Barnwell shocks incumbent Markey in Assembly upset

Assemblywoman Margaret Markey (c) with supporters as she arrives to vote at IS 73 in Maspeth.
PHoto by Bill Parry
By Bill Parry

The rising tide of anger at the city’s plan for a homeless shelter in Maspeth cost state Assemblywoman Margaret Markey (D-Maspeth) her chance for a tenth term in November.

Brian Barnwell, 30, an attorney from Woodside making his first foray into professional politics, stunned the Queens Democratic establishment by defeating Markey with more than 64 percent of the vote in Tuesday’s Democratic primary, overwhelming Markey, who first won the seat in 1998.

Asked if she was shocked by the lopsided defeat, Markey said “to be honest with you, yes.”

Barnwell, who attended nightly rallies against the shelter at the Holiday Inn Express on 55th Road, also took part in a march that drew nearly 2,000 people Aug. 27. He said Markey’s reception by residents at an Aug. 31 public meeting about the shelter at the Knockdown Center spoke volumes as Markey was booed incessantly and left in dismay.

“The community wants to know that their representatives are leading the charge on issues,” he said. “The reaction at the Knockdown Center showed that the community had the perception that she was not leading and that annoyed people. They awoke.”

Bob Holden, the president of the powerful Juniper Park Civic Association agreed, saying Markey’s ouster put “all incumbents on warning” that they have to work hard, especially on issues like the shelter. He watched as Barnwell did the hard work during his yearlong campaign, rarely missing a community board of civic association meeting, something Markey never did.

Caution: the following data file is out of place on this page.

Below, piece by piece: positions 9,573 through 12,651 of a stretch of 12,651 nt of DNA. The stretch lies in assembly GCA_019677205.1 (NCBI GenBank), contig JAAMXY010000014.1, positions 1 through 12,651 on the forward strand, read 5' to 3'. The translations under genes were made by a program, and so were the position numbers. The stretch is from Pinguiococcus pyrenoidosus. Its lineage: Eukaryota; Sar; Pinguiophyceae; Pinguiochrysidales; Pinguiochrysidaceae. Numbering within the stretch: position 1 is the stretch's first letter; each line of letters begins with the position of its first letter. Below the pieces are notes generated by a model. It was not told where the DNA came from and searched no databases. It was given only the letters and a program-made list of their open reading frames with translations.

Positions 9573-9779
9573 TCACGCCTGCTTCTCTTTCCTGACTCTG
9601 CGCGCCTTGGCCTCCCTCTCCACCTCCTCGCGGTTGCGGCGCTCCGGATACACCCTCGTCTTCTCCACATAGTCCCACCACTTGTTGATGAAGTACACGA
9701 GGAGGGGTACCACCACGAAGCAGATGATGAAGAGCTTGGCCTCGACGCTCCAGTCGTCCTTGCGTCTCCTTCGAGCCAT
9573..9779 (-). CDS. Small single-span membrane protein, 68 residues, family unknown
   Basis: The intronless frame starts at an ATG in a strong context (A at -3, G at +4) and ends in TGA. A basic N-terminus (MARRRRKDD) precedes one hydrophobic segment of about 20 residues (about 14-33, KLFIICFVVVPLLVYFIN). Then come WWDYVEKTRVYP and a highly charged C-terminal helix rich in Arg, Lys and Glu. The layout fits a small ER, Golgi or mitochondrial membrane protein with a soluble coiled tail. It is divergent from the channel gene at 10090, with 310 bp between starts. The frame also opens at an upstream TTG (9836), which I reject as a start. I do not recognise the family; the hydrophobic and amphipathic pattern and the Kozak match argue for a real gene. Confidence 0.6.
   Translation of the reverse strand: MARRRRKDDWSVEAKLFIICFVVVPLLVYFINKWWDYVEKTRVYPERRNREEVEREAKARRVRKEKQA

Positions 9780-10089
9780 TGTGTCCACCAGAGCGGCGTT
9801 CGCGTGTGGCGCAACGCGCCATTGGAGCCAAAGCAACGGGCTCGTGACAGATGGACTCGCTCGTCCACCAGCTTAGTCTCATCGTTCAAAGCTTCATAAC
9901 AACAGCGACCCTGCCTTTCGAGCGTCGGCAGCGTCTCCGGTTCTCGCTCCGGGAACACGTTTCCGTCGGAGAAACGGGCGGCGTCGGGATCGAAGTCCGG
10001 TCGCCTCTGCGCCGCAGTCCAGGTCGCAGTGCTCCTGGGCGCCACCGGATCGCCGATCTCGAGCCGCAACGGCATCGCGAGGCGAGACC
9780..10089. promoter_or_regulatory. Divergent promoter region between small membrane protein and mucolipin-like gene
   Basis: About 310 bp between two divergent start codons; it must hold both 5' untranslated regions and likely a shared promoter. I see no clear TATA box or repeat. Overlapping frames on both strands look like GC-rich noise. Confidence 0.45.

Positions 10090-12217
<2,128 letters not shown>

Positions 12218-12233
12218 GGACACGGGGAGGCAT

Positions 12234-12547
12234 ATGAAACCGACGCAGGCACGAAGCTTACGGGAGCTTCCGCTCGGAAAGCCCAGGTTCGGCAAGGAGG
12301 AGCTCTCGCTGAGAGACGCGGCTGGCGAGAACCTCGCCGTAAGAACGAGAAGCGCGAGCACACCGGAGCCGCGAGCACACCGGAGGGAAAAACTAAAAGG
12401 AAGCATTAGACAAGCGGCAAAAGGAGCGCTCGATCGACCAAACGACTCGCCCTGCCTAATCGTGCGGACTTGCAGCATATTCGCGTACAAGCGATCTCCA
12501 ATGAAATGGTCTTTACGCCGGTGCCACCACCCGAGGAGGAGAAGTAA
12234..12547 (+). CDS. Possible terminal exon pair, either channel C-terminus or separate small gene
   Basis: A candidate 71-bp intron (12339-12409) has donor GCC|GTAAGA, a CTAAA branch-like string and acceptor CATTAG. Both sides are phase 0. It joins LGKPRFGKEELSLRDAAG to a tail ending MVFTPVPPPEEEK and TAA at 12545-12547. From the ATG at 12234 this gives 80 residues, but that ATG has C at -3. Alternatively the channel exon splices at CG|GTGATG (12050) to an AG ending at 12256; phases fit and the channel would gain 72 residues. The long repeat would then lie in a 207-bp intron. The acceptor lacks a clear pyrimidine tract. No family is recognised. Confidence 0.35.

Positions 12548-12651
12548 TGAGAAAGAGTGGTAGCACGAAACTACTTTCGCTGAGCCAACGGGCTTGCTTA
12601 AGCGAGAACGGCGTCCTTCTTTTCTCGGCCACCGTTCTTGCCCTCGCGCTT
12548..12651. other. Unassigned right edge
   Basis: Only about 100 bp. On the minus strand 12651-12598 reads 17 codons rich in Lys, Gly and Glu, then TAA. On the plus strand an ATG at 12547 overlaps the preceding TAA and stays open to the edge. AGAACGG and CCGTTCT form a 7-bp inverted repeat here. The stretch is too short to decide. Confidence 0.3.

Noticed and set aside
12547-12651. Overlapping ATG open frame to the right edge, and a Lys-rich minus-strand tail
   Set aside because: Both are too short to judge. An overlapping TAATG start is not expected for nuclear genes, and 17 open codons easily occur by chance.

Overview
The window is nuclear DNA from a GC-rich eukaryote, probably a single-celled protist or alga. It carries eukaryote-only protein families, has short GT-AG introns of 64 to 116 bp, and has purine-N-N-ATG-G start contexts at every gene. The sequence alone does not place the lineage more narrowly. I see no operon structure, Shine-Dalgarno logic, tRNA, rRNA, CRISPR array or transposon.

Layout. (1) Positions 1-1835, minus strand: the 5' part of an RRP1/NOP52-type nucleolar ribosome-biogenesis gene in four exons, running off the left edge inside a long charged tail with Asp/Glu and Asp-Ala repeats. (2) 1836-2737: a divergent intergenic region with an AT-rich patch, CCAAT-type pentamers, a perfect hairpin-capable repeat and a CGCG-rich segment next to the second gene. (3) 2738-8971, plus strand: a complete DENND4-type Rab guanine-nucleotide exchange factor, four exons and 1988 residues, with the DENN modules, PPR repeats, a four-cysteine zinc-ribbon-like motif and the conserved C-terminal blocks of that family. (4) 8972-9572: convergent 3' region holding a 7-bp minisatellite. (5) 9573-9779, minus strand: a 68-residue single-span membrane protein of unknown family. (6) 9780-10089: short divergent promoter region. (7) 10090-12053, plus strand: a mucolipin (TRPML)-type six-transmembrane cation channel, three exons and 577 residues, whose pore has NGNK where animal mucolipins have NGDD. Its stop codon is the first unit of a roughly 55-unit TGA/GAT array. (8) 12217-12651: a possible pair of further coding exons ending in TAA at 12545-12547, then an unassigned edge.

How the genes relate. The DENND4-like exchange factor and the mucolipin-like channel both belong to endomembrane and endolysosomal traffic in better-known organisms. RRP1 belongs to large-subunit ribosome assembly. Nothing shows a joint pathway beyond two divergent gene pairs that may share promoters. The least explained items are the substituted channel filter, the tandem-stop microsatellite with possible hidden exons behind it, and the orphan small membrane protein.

“She had a long record of ‘doing nothing,’ she came to one of our meetings in 18 years,” Holden said. “Brian’s victory has given everyone the hope that we can change the way the Democratic Party operates here in Queens.”

Barnwell will face Republican Tony Nunziato in November’s general election. The Maspeth florist has been a key figure in the shelter protests as well who has run against before.

At Frank Kowalinski Post in Maspeth, where he election party was planned, Markey seemed stunned as she thanked her staff but then grew emotional when speaking of her unfinished business in Albany. For more than a decade she led the fight for the Child Victims Act, which would eliminate the statute of limitations for child sex abuse crimes. It has passed the Assembly four times in various forms since 2006, but has never made it to the floor of the Senate.

“What upsets me is my bill, the Child Victims Act. It’s very important and I don’t know what will happen now,” Markey said. “The victims are very important to me and I will try and stay involved so when we get that passed, I will be there.”

After giving his victory speech to supporters and volunteers at O’Neill’s Pub in Maspeth, Barnwell looked at a margin of victory at nearly 28 percentage points and figured he might have beaten Markeywithout the shelter issue. “It’s very hard to beat an incumbent but hard work by myself and my volunteers got it done, we were all committed to changing things for the better,” Barnwell said after his victory speech at O’Neill’s Pub in Maspeth. “I went the extra mile every single day. I’d show up and talk to people. I gave my cell phone number to thousands of individuals. People want to be able to talk to their representatives. In the end, I think if people didn’t want change, I would have lost.”

Reach reporter Bill Parry by e-mail at bparry@cnglocal.com or by phone at (718) 260–4538.

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